The Big Bertha Alpha 815 comes in 9°, 10.5°, and 12° models. As mentioned earlier, they all feature Callaway’s OptiFit hosel which allows the loft and lie angles to be adjusted further. The driver features a 460cc head and stock length is 45.5”.
The club comes with premium aftermarket shafts. You can choose the Fujikura Motore Speeder 565, Fujikura Motore Speeder 665, or Mitsubishi Diamana S+ 60. Callaway also offers a number of other premium shafts at no additional charge. MSRP is $449.
I’ve been struggling with my driver for most of the past season. Too much backspin was one of my bigger problems driving the ball this year. Even on good hits, the ball would balloon up and drop with very little roll. Callaway claims the Big Bertha Alpha 815 is the perfect combination of low spin and forgiveness, with adjustability that can fit anyone’s swing. I really wanted to see how legitimate this claim was, so I took it out to a simulator as soon as I could.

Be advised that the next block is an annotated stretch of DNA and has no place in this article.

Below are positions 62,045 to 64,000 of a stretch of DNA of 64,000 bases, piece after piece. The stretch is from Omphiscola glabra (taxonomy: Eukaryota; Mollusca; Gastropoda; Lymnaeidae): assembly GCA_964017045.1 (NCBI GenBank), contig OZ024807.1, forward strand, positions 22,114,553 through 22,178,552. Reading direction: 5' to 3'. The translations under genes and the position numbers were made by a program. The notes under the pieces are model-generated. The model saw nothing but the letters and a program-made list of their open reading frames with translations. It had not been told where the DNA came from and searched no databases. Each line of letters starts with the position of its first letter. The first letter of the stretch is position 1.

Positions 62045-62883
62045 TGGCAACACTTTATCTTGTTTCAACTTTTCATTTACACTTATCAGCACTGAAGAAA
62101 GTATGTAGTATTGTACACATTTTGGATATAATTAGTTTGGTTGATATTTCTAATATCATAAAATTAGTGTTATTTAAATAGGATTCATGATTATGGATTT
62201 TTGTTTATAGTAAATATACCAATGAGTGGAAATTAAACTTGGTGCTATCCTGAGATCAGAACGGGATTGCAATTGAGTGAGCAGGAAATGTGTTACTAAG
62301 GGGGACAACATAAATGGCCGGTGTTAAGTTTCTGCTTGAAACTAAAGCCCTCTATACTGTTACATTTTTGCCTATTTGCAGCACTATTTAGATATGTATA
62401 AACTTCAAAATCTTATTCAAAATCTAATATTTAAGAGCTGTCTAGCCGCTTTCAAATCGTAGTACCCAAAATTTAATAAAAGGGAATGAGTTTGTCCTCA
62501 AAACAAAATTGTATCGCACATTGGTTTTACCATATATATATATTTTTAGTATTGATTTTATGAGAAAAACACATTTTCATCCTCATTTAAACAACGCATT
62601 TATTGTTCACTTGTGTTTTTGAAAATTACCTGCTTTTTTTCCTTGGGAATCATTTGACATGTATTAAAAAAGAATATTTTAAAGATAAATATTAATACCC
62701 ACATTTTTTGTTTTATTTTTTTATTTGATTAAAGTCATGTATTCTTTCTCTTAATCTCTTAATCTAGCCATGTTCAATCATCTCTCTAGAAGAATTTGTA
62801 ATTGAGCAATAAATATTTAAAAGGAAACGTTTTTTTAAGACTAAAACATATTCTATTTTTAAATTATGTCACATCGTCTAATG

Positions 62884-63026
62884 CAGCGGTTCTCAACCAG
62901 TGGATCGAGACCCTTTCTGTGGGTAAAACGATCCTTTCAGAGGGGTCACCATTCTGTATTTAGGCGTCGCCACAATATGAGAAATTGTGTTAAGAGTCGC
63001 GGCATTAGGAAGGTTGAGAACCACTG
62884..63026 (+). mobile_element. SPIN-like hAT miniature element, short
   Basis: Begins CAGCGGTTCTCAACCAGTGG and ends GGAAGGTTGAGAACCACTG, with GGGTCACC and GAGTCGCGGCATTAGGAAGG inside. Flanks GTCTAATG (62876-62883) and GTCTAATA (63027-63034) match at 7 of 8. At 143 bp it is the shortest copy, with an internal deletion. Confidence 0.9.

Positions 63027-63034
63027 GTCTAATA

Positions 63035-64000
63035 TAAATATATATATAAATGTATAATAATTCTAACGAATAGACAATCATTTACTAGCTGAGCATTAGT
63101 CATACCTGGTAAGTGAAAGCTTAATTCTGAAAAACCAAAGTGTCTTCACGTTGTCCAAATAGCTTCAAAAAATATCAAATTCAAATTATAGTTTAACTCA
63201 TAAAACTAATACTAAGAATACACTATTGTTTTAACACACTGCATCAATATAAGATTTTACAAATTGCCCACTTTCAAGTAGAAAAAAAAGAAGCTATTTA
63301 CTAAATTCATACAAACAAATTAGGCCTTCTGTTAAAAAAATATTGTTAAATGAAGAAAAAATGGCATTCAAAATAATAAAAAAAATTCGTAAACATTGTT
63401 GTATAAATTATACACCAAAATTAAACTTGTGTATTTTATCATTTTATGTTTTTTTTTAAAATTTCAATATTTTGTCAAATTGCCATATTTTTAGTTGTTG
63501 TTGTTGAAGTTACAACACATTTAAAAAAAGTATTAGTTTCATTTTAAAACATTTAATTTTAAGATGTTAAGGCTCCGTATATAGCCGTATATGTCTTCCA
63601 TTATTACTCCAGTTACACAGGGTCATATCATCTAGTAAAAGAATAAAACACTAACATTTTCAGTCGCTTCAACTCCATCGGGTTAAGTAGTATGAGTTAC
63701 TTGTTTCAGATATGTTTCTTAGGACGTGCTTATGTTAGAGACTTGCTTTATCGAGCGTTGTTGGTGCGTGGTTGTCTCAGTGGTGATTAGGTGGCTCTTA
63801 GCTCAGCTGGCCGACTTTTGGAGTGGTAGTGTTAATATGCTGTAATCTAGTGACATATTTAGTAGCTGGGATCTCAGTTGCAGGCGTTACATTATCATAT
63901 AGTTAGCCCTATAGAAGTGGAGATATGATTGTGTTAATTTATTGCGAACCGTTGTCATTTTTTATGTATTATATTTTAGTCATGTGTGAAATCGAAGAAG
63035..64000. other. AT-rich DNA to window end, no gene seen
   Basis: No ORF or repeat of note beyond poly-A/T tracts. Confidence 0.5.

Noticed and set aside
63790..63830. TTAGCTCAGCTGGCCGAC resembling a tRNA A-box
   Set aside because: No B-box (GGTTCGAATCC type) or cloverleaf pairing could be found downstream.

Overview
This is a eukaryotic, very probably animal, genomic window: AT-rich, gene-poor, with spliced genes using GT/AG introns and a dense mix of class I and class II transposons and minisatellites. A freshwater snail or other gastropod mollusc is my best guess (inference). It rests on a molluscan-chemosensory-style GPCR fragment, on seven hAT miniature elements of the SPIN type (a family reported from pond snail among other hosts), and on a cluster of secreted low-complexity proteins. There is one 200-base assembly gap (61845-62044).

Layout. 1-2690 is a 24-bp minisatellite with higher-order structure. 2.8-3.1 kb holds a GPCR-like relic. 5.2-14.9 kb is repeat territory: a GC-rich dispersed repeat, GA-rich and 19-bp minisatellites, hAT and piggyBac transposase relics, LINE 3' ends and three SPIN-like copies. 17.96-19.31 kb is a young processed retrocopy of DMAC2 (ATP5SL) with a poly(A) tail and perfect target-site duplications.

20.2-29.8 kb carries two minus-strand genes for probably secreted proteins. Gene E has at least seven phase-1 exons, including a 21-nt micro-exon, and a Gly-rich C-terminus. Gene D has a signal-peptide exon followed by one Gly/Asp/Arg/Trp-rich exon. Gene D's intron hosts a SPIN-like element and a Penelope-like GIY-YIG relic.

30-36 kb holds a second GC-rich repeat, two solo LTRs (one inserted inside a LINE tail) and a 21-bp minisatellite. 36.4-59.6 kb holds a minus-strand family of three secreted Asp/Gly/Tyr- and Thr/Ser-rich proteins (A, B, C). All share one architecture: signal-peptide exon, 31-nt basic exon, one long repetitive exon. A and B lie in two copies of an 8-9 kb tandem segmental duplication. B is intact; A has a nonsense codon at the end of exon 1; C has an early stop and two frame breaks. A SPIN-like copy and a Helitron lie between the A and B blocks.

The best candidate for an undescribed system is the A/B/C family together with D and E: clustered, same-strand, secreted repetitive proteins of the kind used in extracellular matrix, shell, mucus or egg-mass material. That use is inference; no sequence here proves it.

I left it in the original setting, 9° and neutral lie. In a side-by-side comparison with my current 10.5° Adams Speedline 9064LS, the Big Bertha Alpha 815 was longer. Despite being lower lofted, it launched at about the same angle, but with an average of 600rpm less spin, which resulted in more distance. On individual shots, I could still mis-hit it to over 3,600rpm, but the overall average seemed to be in its favor.